Two European Creative districts were officially launched in the spring 2013. Both initiatives aim to demonstrate how traditional industrial regions can, via their policies and support measures for entrepreneurship and innovation, help to create a supportive ecosystem in which entrepreneurs can develop, innovate, grow and internationalise.
Over the last couple of weeks, two European Creative Districts, Wallonia Creative District (24/04/2013) and CREATE (16/05/2013), have been officially launched. The first one was launched in the presence of Belgian Prime Minister Elio di Rupo, DG ENTR Director General Daniel Calleja Crespo and Minister Jean Claude Marcourt, Wallon Government minister of economy, foreign trade, SMEs and new technologies. The second one, launched in Prato, Italy, saw the participation of Gianfranco Simoncini, Regional Government minister of economic activities, employment and training, Tuscany Region, Luca Giusti, the President of the Chamber of Commerce of Prato and Stefano Giovannelli, Director of Economic Promotion Agency of Tuscany. Both events, gathered a great number of representatives from the respective regions, local policy makers, media and business people (over 600 guests in Belgium, Namur, and 70 participants in Italy, Prato).
Both initiatives have raised high expectations with regard to their regional approaches aiming at modernising their “traditional industries” through creativity and non-technological innovation. The idea of a “Creative District”, an initiative initiated by the European Parliament and implemented through two grant agreements by DG Enterprise and Industry these two regions, is to demonstrate how such “old” industrial regions can, via their policies and support measures for entrepreneurship and innovation, help to create a supportive ecosystem in which innovation and creativity can have a chance to happen and in which entrepreneurs can develop, innovate, grow and internationalise. Both Wallonia and Tuscany have made great efforts to put such “systemic” innovation and creativity strategies in place. The idea is to further test such approaches and demonstrate to other regions how creativity can help to transform industrial regions.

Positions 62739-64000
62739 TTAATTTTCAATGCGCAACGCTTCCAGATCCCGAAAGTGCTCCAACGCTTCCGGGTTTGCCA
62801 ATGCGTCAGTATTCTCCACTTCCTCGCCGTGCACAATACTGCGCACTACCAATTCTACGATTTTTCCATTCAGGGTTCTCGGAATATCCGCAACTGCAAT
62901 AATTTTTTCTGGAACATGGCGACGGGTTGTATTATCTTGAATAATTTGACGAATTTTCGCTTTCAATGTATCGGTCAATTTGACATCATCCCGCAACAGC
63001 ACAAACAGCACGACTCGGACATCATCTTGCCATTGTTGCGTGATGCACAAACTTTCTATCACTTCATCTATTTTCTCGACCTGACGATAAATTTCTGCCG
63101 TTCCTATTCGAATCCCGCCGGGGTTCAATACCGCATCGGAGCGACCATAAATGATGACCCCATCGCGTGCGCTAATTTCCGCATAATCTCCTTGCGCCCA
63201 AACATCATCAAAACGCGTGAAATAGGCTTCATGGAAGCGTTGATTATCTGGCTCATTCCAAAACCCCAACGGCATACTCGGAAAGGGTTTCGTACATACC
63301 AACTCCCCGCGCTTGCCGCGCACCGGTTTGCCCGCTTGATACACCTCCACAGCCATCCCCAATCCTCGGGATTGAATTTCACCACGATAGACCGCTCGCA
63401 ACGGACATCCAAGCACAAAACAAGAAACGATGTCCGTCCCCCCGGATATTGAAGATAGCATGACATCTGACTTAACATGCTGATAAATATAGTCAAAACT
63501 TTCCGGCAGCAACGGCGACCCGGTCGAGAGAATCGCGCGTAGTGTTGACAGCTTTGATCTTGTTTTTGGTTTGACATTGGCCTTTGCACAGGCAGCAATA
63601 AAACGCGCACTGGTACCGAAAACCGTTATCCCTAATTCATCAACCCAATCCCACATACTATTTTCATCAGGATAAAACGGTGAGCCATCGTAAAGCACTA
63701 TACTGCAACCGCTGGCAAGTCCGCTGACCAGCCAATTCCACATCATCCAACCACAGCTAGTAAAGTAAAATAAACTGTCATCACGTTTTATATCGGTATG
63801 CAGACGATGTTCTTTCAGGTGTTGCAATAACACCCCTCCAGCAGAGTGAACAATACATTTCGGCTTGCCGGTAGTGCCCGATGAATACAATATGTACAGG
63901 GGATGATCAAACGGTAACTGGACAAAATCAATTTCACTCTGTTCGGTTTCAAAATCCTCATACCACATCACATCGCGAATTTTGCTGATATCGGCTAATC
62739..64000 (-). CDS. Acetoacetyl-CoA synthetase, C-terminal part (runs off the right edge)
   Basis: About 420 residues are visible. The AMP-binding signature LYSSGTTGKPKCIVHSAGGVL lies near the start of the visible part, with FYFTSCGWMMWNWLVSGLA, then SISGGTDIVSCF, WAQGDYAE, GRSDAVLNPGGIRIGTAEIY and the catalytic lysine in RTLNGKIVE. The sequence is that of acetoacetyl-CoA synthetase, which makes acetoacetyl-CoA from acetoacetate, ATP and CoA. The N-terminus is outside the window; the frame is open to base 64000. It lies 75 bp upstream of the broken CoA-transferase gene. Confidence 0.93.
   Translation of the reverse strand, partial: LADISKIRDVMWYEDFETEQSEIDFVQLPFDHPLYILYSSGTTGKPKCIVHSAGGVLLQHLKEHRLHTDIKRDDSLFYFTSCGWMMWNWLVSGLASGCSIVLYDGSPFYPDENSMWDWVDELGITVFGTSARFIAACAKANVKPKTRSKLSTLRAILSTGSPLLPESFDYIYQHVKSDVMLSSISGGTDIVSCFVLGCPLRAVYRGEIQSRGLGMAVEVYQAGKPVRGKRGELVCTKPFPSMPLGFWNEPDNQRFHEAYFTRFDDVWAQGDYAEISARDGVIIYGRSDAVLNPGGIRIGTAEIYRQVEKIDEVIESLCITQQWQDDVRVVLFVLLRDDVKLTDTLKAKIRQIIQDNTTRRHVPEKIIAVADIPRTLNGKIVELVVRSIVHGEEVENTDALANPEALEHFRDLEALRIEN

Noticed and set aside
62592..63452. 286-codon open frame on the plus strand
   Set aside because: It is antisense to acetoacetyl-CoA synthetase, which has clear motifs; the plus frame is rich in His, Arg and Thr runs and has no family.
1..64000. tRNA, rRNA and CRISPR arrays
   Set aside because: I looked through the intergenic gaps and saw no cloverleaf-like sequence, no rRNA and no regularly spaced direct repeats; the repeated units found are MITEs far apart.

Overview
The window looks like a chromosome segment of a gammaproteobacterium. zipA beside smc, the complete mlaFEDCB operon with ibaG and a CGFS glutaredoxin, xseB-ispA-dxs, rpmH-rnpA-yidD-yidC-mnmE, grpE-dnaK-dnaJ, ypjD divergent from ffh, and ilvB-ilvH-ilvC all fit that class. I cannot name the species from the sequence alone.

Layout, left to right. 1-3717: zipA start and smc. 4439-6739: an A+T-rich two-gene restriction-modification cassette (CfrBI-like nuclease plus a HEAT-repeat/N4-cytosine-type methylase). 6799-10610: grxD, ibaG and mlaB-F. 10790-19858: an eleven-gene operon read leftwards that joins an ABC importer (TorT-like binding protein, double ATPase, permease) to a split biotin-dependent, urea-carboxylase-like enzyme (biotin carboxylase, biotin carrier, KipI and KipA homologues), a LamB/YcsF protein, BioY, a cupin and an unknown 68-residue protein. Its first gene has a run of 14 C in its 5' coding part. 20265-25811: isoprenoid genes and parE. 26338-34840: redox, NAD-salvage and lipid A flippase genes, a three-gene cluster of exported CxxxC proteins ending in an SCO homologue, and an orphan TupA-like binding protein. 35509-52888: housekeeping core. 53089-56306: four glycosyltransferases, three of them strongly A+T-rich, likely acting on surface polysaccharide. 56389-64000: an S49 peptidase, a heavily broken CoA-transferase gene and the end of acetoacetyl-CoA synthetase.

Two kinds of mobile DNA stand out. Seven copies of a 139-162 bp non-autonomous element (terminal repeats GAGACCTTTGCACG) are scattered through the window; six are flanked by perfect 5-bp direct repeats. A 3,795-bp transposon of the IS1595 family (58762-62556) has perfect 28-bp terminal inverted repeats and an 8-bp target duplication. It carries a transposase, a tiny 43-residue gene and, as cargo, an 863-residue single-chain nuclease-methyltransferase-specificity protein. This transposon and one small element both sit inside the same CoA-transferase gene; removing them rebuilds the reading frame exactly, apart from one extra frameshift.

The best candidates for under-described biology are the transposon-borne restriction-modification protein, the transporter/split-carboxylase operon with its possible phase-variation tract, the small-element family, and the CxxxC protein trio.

In Wallonia, since 2011, a framework programme called Creative Wallonia exists. The horizon for the programme is set for 2025 with an annually foreseen budget of €8 million. Wallonia European Creative District will build upon this regional strategy and add transnational mutual policy learning to it as well as open up the business support and access to finance actions as well as cluster activities to international stakeholders. For a short video about Wallonia Creative District, please click here: http://vimeo.com/66338190. Some of the media response to the launch of Wallonia Creative District can be found by following the links to “Le Soir” or “Le Vif Express”.
Tuscany, and the Prato “textile district” will aim at transforming the traditional textile industry from a manufacturing district into a local system in which the outputs of the core activities, based on the manufacturing industries, also contain intangible ones such as design, fashion, coordination, marketing or distribution and thus by re-shifting and re-gaining larger parts of the value added chain. CREATE aims at upscaling the innovation potential of the micro enterprises and SMEs in the textile sector, building stronger branding of the whole textile district and by engaging into strategic and collaborative international cluster cooperation with other textile and creative districts in Europe and beyond. “This project aims to be the starting point through which to tell the world about Prato’s productive capacity,” said Lorenzo Guazzini, vice president of Prato’s Chamber of Commerce. His wish was that this project would "make people understand that Prato can be a point of reference in which creatives, brands and industry experts can all find what they are looking for”.
For more information about the launch of CREATE, please follow this link.